Department of Justice personnel removed six documents from President Joe Biden’s Wilmington, Delaware home during a search of the premises on Friday, his attorneys said Saturday in a statement.
Mr Biden’s personal attorney, Robert Bauer, said the president “offered to provide prompt access to his home to allow DOJ to conduct a search of the entire premises for potential vice-presidential records and potential classified material” in order to move the investigation of how classified documents ended up in his home and former office “forward as expeditiously as possible”.
Mr Bauer said the department was granted “full access to the President’s home” and its’ contents, including “personally handwritten notes, files, papers, binders, memorabilia, to-do lists, schedules, and reminders going back decades” and noted that the search was not publicised beforehand at the department’s request, “ in accordance with its standard procedures”.
“DOJ took possession of materials it deemed within the scope of its inquiry, including six items consisting of documents with classification markings and surrounding materials, some of which were from the President’s service in the Senate and some of which were from his tenure as Vice President,” Mr Bauer said, adding that officials also removed “personally handwritten notes” from Mr Biden’s time as Vice President “for further review”.
The president’s attorney said the search began at approximately 9.45 am on Friday and concluded at 10.30 pm the same day after officials searched “all working, living and storage spaces in the home”.
While Mr Biden’s personal attorneys and lawyers from the White House Counsel’s Office were present during the search, Mr Biden and First Lady Jill Biden were not. The president spent most of his day on Friday at the White House and is spending the weekend at his vacation home in Rehoboth Beach, Delaware.
Mr Bauer said the president’s legal team has “attempted to balance the importance of public transparency where appropriate with the established norms and limitations necessary to protect the investigation’s integrity” and pledged to “continue to do so” while cooperating with the Justice Department.
Richard Sauber, an attorney with the White House Counsel’s Office who serves as Special Counsel to the President, said in a separate statement that Mr Biden has directed his personal legal team to be “fully cooperative” with the department’s investigation, and stressed that cooperation has been the rule since “a small number of materials” were found at Mr Biden’s former office at the Penn Biden Centre in Washington.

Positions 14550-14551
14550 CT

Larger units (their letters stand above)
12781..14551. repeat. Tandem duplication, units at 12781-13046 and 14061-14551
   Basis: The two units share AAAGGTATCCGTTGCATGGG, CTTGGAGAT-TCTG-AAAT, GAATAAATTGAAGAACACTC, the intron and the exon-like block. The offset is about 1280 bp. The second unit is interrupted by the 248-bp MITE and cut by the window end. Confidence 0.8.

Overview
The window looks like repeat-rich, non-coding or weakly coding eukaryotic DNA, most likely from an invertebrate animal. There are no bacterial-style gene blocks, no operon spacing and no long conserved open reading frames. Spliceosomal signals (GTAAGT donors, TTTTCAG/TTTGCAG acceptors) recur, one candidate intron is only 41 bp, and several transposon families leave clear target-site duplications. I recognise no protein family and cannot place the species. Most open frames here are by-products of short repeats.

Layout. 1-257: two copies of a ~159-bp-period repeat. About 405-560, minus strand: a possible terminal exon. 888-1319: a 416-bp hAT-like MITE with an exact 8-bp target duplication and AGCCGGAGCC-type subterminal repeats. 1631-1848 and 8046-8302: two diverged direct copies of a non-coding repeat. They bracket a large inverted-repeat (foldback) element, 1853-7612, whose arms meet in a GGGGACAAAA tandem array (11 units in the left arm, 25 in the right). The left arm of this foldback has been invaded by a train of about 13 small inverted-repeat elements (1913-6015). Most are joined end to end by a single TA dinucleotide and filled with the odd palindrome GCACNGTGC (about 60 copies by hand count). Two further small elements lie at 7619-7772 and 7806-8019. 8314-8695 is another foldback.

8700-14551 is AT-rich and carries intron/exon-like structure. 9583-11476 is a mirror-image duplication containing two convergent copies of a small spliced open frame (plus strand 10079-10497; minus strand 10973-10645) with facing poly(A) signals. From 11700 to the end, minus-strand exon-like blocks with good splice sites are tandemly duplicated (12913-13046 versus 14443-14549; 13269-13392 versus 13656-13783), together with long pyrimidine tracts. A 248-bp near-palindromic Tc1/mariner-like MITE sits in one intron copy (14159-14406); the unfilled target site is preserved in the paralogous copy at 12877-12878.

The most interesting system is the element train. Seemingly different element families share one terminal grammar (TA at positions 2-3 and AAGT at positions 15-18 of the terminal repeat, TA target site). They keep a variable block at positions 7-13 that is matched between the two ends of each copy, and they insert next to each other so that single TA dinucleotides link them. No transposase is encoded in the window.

“His team voluntarily and promptly disclosed the initial discovery to the Archives and subsequent discoveries to DOJ, as is the proper protocol. Since the beginning, the President has been committed to handling this responsibly because he takes this seriously,” he said. “The President’s lawyers and White House Counsel’s Office will continue to cooperate with DOJ and the Special Counsel to help ensure this process is conducted swiftly and efficiently”.
The search by Justice Department personnel comes just one week after the White House and Mr Bauer revealed the discovery of five additional pages bearing classification markings at Mr Biden’s longtime residence.
Last week, Mr Sauber said Mr Biden’s personal attorneys had discovered a single page with such markings while searching a box of documents in a “room adjacent to the garage” where Mr Biden keeps his prized 1967 Corvette Stingray.
He added that the attorneys, who lack security clearances, stopped looking through the documents after discovering the initial page, and said he found the additional pages while supervising the transfer of the initial page to Justice Department officials who he’d accompanied to Wilmington.
The discovery of materials dating back to Mr Biden’s service as the First State’s senior senator raises the possibility that the investigation now being supervised by Special Counsel Robert Hur is examining Mr Biden’s handling of classified material in general, not just how documents bearing classified markings ended up at his former office and private residence.
The removal of handwritten notes dating back to his time as Vice President may also indicate that Mr Biden or his staff could have failed to properly account for notes taken during meetings at which classified information is discussed. Generally, notes taken in classified meetings are also considered classified and must be stored and handled in the same manner as printed documents with formal classification markings.